I have the original release and the Classic Records reissue. There are certain variables for each that I did prefer in terms of sound quality, but the Analog Productions reissue wins by a landslide. I honestly did not think it could get any better so I am glad that I took a chance and bought my third copy. I highly recommend that you do the same if you are a big fan of this symphony.

To my mind, this is a very romantic piece with sweeping violins and gentle woodwinds driving the music forward. The balance of orchestra and organ is a difficult thing to accomplish but it all comes together beautifully here. The INT-60 has the necessary power and resolution to make you shutter as the organ kicks in during the third movement. The visceral excitement of the strings and the tremendous authority and weight of the orchestra come through like few other recordings and only via the very best components.

Sonny Rollins - Tenor Madness

Released in 1956 on the Prestige Label, recorded at the Van Gelder Studios and produced by Bob Weinstock, the title track is considered one of the most important in jazz history as it is the only known recording featuring both Sonny Rollins and John Coltrane. Historians consider this an essential milestone for both artists. The rest of the lineup includes Philly Joe Jones on drums, Red Garland on piano and Paul Chambers on bass - a dream team recording session of talent if there ever was one.

Another masterpiece from Analog Productions, this 45 RPM reissue will startle you as the INT-60 has that rare innate ability to deliver wave after wave of explosive transient speed and detail. One contrast that is realized like seldom before is the distinction between Rollins and Coltrane when alternating back on forth during the session. While both are obviously playing tenor sax, and the differences in technique can be heard, the tone and timbre of both instruments are as clear as a bell which helps you enjoy the exchange even more.

There is an astounding amount of dynamic contrast and immediacy as the rhythm section ebbs and flows through the interplay. Again, the INT-60 presents the recording venue in all its glory with a deep and wide soundstage. You can sense the two kings of tenor moving and breathing within their space. The challenge and inspiration for both musicians on stage together is fully realized. If you love small quartets and quintets along with the rich sonic textures that only the tenor sax can provide, this is a must own recording.

Final Thoughts

Nelson Pass and Wayne Colburn are up to their old tricks again. The legacy continues as two of our most respected designers bring another treasure to the market place. Like Michael Corleone states in the classic Godfather trilogy, "Just when I thought I was out, they pull me back in." The Pass Labs Xs preamp ($38,000) and Xs 300 monoblock amplifiers ($85,000) were true statement pieces for the ultra high-end community, but I am a betting man and I think the INT-60 integrated amplifier might just make an equally strong statement for audiophiles with a more reasonable budget and equally high expectations. Like the entire Pass Labs Point 8 product line, the trickledown effect of the Xs series has been considerable and the INT-60 is the latest to enjoy all that it can offer. I may not be a "War Time Consigliere", but I strongly recommend that you check out this remarkable audio achievement. It's an offer that you just can't or at least shouldn't refuse!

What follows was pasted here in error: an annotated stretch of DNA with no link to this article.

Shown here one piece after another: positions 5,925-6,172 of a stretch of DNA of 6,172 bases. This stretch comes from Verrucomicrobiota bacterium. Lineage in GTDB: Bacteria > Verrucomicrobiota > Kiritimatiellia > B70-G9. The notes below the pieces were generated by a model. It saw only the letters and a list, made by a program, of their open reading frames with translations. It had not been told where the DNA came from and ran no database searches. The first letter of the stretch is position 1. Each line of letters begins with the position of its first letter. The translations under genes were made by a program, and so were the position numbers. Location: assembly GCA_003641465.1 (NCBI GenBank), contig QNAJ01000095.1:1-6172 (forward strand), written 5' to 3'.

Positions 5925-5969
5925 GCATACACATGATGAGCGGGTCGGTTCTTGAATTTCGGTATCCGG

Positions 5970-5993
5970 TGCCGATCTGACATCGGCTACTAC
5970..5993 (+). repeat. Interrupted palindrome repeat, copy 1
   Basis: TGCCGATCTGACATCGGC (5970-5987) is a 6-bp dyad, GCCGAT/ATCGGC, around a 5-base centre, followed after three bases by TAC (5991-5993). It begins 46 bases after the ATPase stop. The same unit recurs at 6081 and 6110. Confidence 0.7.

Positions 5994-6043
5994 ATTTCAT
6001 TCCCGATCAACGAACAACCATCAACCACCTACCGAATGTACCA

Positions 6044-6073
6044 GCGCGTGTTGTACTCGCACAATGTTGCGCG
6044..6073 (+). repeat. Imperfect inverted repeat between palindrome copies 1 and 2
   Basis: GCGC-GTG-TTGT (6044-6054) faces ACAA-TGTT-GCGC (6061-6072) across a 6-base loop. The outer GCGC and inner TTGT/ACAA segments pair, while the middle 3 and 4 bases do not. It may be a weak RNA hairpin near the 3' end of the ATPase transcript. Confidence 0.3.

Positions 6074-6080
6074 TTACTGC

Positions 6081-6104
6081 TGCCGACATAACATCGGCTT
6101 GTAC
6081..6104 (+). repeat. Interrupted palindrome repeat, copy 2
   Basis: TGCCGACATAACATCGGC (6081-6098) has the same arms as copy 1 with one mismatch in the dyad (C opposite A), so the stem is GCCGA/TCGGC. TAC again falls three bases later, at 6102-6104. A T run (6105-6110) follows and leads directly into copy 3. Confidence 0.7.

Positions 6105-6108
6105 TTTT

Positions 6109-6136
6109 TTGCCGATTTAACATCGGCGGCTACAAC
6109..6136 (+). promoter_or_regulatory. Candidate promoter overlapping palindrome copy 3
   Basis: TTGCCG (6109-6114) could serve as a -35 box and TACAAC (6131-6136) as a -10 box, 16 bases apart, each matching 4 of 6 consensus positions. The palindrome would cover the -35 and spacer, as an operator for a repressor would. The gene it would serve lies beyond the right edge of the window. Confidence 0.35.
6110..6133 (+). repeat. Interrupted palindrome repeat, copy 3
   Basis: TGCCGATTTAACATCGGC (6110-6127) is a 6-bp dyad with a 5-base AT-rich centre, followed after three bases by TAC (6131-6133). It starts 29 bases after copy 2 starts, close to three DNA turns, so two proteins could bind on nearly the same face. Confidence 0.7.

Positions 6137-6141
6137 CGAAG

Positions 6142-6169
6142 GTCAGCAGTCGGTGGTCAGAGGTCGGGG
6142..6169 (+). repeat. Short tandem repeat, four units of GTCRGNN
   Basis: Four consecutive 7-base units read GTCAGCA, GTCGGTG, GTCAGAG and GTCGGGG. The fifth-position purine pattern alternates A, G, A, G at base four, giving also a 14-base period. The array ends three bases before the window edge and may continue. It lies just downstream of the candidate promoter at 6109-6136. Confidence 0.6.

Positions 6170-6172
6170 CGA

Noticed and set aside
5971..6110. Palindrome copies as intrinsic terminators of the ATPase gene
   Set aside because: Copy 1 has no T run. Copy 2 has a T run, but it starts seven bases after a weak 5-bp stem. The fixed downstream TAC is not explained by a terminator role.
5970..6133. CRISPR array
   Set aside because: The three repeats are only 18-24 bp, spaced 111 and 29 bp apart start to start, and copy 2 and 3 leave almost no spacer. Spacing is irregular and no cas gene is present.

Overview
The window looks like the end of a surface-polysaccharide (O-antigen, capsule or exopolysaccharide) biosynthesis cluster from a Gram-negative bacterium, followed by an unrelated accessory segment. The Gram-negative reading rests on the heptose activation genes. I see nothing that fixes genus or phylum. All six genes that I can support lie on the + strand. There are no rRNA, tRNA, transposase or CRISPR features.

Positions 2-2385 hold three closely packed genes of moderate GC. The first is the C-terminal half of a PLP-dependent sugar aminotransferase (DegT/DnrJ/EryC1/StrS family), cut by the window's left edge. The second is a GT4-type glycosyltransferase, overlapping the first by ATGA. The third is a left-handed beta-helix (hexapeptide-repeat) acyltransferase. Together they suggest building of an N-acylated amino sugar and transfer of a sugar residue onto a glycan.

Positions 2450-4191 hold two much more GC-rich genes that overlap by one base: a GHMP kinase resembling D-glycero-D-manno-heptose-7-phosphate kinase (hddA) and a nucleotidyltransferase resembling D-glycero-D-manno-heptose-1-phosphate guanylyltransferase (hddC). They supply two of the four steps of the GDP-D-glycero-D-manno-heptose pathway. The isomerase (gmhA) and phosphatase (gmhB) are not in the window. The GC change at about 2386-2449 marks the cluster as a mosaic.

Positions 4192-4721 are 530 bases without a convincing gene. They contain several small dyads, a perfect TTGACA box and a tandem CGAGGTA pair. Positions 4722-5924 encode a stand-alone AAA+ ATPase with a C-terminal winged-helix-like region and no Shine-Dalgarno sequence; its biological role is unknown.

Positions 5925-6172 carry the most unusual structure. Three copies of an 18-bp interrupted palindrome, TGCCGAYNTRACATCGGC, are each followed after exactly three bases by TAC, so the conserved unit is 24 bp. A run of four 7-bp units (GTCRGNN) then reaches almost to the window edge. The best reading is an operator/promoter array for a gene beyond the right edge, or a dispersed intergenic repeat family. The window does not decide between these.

I would be remiss if I did not mention the Pass Labs XP-25 phono preamp ($10,600) that was used for this evaluation. For those readers who have followed my integrated amp reviews, they know that I do not like multiple boxes. My ultimate one box solution would not only include a preamp and amplifier, but also a top notch phono preamp!

Yes, I have reviewed a few that did include the phono preamp, but I have yet to hear one that performs at a level equal to that of the entire design. I know that it is possible as I had a one circuit board integrated phono section in my Hovland HP-200 preamp that was amazing. Unfortunately, for what little room is left in that one box, most manufacturers are now trying to squeeze in various DAC and streaming solutions. I get it. The market dictates.

When it comes to phono preamps, the new Xs phono preamp seems to be getting all the press lately for Pass Labs. I would love to hear it someday! I did review the single chassis Pass Labs XP-15 and it was fabulous. I have also spent plenty of time with several standalone tube and solid state phono preamps from Conrad Johnson, Audio Research, Joule Electra, Krell, and Sutherland. All were very impressive, but I am startled by the improvements that the XP-25 offers from those that I have auditioned.

I guess nothing comes for free, so maybe there is no need to twist my arm any further. The XP-25 is the real deal and it makes a huge difference. It is a two chassis design with a separate dedicated power supply and my guess is that this is the game changer. Also included are some thoughtful control options for gain, impedance and capacitance. The bottom line though, is that the sound is wickedly brilliant. Slightly on the warm side, performance at all frequencies is stellar. Transparency and speed will have you giggling.

So, if I cannot have my all in one dream machine, the combination of the INT-60 and XP-25 is a hard one to beat - especially if you are big into vinyl. Again, if like me you may love simplicity and of course less is more, but it's probably time to wake up and smell the coffee. A full review is planned for the future. Robert S. Youman

INT-60 Integrated
Retail: $9000

Pass Laboratories
13395 New Airport Road
Suite G
Auburn, CA 95602